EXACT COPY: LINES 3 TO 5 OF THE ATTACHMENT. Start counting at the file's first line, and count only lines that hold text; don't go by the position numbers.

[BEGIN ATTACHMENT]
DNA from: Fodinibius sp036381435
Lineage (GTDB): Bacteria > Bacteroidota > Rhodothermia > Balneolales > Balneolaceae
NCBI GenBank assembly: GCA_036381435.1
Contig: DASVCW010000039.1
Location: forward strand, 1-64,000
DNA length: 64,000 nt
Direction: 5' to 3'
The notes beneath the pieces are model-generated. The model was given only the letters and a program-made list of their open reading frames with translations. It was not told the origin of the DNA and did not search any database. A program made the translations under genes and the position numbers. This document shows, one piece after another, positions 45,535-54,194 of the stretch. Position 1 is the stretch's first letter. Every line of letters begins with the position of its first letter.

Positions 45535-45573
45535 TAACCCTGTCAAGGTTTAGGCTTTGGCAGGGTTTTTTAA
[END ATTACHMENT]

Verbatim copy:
NCBI GenBank assembly: GCA_036381435.1
Contig: DASVCW010000039.1
Location: forward strand, 1-64,000